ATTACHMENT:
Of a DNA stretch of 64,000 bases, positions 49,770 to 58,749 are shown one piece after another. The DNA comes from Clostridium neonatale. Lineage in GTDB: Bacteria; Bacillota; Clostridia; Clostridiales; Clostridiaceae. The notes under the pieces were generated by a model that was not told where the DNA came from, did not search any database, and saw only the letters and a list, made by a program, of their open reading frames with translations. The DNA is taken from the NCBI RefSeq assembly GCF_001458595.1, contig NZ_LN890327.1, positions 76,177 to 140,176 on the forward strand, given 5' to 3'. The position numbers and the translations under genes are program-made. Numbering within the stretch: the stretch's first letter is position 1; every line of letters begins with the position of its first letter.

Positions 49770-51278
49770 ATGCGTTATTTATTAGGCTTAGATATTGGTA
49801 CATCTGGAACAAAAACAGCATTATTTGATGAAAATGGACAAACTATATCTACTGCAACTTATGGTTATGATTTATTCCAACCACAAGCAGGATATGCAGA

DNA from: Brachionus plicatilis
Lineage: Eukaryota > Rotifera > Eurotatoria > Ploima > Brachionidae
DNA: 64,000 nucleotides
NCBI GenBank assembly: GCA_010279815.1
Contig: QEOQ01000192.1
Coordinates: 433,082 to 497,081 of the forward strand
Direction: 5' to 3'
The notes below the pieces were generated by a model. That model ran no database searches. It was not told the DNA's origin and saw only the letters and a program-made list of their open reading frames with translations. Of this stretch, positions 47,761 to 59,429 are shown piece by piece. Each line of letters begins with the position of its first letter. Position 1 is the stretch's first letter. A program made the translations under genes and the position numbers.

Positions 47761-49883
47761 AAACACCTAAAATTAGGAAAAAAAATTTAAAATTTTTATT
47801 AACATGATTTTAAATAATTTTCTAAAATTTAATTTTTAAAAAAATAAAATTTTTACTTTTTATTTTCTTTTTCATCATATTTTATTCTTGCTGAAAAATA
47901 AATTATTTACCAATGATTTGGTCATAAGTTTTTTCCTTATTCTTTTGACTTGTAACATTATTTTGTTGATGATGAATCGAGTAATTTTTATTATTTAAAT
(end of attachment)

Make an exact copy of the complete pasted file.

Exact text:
Of a DNA stretch of 64,000 bases, positions 49,770 to 58,749 are shown one piece after another. The DNA comes from Clostridium neonatale. Lineage in GTDB: Bacteria; Bacillota; Clostridia; Clostridiales; Clostridiaceae. The notes under the pieces were generated by a model that was not told where the DNA came from, did not search any database, and saw only the letters and a list, made by a program, of their open reading frames with translations. The DNA is taken from the NCBI RefSeq assembly GCF_001458595.1, contig NZ_LN890327.1, positions 76,177 to 140,176 on the forward strand, given 5' to 3'. The position numbers and the translations under genes are program-made. Numbering within the stretch: the stretch's first letter is position 1; every line of letters begins with the position of its first letter.

Positions 49770-51278
49770 ATGCGTTATTTATTAGGCTTAGATATTGGTA
49801 CATCTGGAACAAAAACAGCATTATTTGATGAAAATGGACAAACTATATCTACTGCAACTTATGGTTATGATTTATTCCAACCACAAGCAGGATATGCAGA

DNA from: Brachionus plicatilis
Lineage: Eukaryota > Rotifera > Eurotatoria > Ploima > Brachionidae
DNA: 64,000 nucleotides
NCBI GenBank assembly: GCA_010279815.1
Contig: QEOQ01000192.1
Coordinates: 433,082 to 497,081 of the forward strand
Direction: 5' to 3'
The notes below the pieces were generated by a model. That model ran no database searches. It was not told the DNA's origin and saw only the letters and a program-made list of their open reading frames with translations. Of this stretch, positions 47,761 to 59,429 are shown piece by piece. Each line of letters begins with the position of its first letter. Position 1 is the stretch's first letter. A program made the translations under genes and the position numbers.

Positions 47761-49883
47761 AAACACCTAAAATTAGGAAAAAAAATTTAAAATTTTTATT
47801 AACATGATTTTAAATAATTTTCTAAAATTTAATTTTTAAAAAAATAAAATTTTTACTTTTTATTTTCTTTTTCATCATATTTTATTCTTGCTGAAAAATA
47901 AATTATTTACCAATGATTTGGTCATAAGTTTTTTCCTTATTCTTTTGACTTGTAACATTATTTTGTTGATGATGAATCGAGTAATTTTTATTATTTAAAT